Daily Links, Jan. 10: Catholics in the White House, bad journalism, and sex abuse solutions

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As we await the results of today's New Hampshire primary, Rick Santorum is still getting lots of press over his showing in Iowa last week. Santorum isn't getting as much support from members of his own church, but he is doing a good job winning over Evangelicals, who are in large part responsible for his newfound momentum. But Santorum is in line with Catholic leaders in his views on same-sex marriage and gay rights.

There is one new Catholic in the White House already, as President Obama named Catholic immigration expert Cecilia Munoz as his top domestic policy official.

In Philadelphia, there are still a lot unhappiness in the wake of the archdiocese's announcement that 48 schools will close or merge next year, with rallies ongoing to try to save some of the schools. But are the school closings, like those of other Catholic schools in the country, a long overdue response to changing demographics?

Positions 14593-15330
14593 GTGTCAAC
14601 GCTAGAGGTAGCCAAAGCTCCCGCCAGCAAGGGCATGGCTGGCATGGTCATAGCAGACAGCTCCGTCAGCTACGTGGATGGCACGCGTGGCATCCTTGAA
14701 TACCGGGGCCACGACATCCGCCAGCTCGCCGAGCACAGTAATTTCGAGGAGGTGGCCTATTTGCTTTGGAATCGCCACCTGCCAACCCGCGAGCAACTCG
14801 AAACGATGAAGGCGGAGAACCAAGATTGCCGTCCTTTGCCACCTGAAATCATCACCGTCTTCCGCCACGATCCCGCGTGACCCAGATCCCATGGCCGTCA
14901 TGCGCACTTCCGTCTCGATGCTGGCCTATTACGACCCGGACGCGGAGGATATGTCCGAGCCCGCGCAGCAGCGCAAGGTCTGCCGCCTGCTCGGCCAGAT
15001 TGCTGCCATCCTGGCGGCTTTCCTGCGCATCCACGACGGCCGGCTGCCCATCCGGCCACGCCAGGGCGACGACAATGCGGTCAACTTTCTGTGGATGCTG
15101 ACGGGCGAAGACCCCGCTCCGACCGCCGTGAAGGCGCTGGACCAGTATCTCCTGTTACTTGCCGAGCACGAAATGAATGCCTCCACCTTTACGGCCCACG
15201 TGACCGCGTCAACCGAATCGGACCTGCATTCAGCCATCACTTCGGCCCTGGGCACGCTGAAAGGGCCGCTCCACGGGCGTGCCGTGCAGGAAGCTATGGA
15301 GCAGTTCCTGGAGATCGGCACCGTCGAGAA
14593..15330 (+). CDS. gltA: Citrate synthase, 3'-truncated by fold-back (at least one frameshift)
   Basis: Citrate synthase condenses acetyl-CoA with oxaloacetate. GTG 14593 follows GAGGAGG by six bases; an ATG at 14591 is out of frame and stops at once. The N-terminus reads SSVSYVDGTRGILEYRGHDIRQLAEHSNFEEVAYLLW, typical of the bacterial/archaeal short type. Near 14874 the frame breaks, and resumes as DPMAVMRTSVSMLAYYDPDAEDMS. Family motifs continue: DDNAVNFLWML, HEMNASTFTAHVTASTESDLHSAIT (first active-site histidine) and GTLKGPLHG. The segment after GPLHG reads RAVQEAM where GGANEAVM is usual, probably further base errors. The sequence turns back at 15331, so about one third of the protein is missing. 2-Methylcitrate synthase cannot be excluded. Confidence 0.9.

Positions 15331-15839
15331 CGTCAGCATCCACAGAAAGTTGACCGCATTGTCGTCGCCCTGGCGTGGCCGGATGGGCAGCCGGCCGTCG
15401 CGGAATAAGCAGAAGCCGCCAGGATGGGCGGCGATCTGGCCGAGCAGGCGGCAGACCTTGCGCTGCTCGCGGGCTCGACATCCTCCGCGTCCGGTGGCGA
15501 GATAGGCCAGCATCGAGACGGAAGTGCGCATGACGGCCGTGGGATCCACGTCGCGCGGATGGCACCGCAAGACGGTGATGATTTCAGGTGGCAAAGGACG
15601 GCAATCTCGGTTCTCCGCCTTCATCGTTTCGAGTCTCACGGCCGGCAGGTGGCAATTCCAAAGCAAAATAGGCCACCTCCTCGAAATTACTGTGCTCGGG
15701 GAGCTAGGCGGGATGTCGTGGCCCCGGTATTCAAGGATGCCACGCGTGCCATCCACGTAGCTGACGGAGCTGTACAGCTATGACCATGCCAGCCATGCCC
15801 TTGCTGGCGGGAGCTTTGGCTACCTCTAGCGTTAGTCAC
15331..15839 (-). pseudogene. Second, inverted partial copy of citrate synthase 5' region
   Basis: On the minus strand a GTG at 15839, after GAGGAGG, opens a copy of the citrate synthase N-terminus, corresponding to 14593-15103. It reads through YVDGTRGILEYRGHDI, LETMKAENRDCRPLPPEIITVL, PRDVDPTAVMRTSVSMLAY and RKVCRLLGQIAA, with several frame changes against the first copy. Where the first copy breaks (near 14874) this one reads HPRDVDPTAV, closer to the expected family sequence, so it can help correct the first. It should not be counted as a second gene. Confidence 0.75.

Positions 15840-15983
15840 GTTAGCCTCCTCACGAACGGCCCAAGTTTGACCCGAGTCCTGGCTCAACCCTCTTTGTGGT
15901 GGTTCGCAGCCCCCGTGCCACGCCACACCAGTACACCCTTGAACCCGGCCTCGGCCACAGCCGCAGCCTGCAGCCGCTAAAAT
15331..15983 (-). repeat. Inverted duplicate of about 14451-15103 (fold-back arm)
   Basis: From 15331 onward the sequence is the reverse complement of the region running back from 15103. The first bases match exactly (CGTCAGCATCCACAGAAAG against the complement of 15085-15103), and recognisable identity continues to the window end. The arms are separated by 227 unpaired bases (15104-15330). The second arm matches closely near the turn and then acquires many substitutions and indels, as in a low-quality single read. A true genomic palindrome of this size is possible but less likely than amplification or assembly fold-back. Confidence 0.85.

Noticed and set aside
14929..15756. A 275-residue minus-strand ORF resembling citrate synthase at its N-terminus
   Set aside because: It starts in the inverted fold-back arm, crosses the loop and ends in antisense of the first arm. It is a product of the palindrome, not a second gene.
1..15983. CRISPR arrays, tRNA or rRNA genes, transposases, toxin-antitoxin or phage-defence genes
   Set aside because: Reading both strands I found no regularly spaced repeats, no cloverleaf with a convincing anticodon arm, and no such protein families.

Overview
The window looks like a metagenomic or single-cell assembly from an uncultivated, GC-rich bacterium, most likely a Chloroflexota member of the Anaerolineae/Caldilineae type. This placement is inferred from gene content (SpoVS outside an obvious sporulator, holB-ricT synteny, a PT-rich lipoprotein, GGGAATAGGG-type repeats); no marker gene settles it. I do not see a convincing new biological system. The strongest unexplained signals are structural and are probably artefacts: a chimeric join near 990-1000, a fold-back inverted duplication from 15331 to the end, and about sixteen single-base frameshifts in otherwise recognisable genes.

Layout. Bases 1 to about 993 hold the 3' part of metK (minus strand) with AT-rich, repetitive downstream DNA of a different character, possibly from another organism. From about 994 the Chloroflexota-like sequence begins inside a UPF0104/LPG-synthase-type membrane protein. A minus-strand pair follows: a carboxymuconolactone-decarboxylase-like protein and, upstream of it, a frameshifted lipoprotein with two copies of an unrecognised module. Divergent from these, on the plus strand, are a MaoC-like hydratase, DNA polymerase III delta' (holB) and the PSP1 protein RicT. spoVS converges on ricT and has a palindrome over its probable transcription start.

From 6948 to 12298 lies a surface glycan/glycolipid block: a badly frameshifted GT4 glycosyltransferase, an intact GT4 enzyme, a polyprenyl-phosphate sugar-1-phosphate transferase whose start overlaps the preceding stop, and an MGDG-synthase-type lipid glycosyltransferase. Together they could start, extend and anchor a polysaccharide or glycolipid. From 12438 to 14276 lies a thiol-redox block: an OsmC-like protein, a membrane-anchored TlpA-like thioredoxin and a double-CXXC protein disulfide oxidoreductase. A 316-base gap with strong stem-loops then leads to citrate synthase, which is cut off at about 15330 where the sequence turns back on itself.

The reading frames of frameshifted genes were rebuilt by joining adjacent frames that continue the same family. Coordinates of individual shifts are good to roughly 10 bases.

There have been a lot of reports about Pope Benedict's speech to diplomatic corps yesterday, but this one by Reuters chose to focus only on one aspect, and it is something Benedict didn't even say directly. That's just bad journalism, argues Bryan Cones here on our blog.

Speaking of getting things wrong, Protestant pastors think scientists are way off with their theories of evolution and estimates on the true age of the earth, according to a new study. Who do you think is right?

Finally, here's a story out of Ireland that is one of the most surprising responses I've seen to the sex abuse crisis: A diocese is asking all of its priests to contribute financially to a fund that will pay for clerical sex abuse lawsuit settlements, since the diocese just can't afford them any longer. Talk about paying for the sins of the past, literally.